1. This petition for revision of the order dated the 17th of June, 1972, passed by Shri Aftab Singh, Additional District Judge, Ludhiana, has arisen in these circumstances. The petitioner before me is one of the two defendants in the case, both of whom are the sons of the plaintiff-respondent whose suit is for a declaration to the effect that she is the owner in possession of a third share in house No. B-IV-843 situated in Wait Ganj, Ludhiana and that she is in exclusive possession of portion of that house consisting of two rooms and a kitchen and shown red in the plan accompanying the plaint. She has also prayed for the issuance of a permanent injunction restraining both the defendants from interfering with her exclusive possession till partition of the house and restraining defendant No. 1 from dispossessing her in execution of a decree obtained by him against defendant No. 2. The suit is based on the allegation that the house in dispute was allotted to the parties in lieu of property left by Ganesh Dass, the husband of the plaintiff, and of the property inherited by her from her parents, in West Pakistan. According to the averments in the plaint, the defendants acknowledged the plaintiff to be a joint owner of the house in dispute in an agreement executed by the parties on the 4th of September, 1961. The plaintiff claims to have been in continuous possession of the portion shown red in the plan above-mentioned since the year 1955 and to have, therefore, acquired ownership thereof by adverse possession also.
It is common ground between the parties that in a suit filed against defendant No. 2 by defendant No.1 the latter obtained a decree for possession of a portion of the house. The plaintiff has pleaded that that decree had been obtained by misrepresentation, that the plaintiff was no party thereto and that it could not be executed as against her.
Defendant No. 1 resisted the suit with the averments that the plaintiff was not in possession of any portion of the house in her own right, that she was residing with defendant No. 2 against whom the decree above-mentioned had been obtained and that she did not have any share in the house. According to defendant No. 1, the plaintiff had colluded with defendant No. 2 and that was why she had brought the suit.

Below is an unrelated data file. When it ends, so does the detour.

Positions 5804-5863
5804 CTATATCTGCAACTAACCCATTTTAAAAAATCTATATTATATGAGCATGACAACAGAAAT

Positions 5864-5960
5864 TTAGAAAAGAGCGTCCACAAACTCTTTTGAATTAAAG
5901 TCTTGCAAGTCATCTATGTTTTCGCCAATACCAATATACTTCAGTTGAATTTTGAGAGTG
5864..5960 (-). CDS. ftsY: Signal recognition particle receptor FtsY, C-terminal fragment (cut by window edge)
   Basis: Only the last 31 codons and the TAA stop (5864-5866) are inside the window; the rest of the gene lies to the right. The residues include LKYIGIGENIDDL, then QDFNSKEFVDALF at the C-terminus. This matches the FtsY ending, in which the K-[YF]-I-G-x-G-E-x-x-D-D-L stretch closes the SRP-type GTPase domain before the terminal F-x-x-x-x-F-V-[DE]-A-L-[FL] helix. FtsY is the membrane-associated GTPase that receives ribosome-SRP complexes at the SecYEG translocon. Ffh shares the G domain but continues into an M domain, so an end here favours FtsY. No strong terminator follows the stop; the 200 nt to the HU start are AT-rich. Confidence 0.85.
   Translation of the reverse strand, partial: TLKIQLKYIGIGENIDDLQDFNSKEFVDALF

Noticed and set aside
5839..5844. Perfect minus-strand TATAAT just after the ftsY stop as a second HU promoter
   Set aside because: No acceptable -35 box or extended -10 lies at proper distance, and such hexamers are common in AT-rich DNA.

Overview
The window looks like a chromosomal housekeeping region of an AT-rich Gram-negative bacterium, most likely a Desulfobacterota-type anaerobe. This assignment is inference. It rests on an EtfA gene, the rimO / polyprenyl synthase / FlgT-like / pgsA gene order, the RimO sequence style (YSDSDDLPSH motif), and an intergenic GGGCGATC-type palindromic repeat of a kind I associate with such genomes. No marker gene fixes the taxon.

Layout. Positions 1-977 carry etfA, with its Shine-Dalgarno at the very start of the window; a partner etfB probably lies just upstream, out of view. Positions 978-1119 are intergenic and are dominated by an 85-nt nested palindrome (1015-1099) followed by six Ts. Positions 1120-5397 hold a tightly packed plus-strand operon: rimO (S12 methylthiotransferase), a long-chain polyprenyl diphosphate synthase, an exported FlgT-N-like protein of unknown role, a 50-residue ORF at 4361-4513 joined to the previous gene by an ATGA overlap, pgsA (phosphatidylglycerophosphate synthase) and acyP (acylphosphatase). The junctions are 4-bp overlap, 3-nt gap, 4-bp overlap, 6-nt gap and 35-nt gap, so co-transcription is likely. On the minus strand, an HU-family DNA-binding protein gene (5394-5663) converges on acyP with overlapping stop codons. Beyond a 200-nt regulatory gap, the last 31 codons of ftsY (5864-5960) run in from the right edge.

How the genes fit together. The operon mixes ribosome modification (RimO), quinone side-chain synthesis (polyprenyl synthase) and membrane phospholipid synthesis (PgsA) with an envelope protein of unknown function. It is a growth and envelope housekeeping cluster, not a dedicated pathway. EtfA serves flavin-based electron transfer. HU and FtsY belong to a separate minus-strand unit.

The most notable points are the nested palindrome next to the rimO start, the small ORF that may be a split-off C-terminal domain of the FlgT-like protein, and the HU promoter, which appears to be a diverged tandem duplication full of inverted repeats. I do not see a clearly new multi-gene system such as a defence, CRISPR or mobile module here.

The plaintiff made an application under Section 151 and Rules 1 and 2 of Order XXXIX of the Code of Civil Procedure for the issuance of a temporary injunction restraining defendant No. 1 from dispossessing the plaintiff in execution of the decree above-mentioned. He application was initially granted by the trial Court but the temporary injunction was later on vacated for the reasons that the plaintiff had been shown to have stated in an earlier suit brought by defendant No. 2 against defendant No. 1 that she had no share in the house in dispute which was jointly owned by the two defendants and that the present litigation was the result of collusion between the plaintiff and defendant No. 2. The plaintiff filed an appeal which was accepted by the learned Additional District Judge who issued the temporary injunction prayed for through the impugned order holding that-
(a) the plaintiff had a prima facie case by reason of the acknowledgment made by the defendants in the agreement dated the 4th of September, 1961, to the effect that the house in dispute was jointly owned by all the parties and such prima facie case was not displaced by the admission of the plaintiff in the previous suit between the two defendants because she was no party to that suit and had the right to be afforded an opportunity to explain that admission.
(b) the mere production of a certified copy of the statement of the plaintiff containing the admission did not prove the admission.
(c) the plaintiff had been in possession of the property for more than 12 years and had, therefore also, a prima facie case, and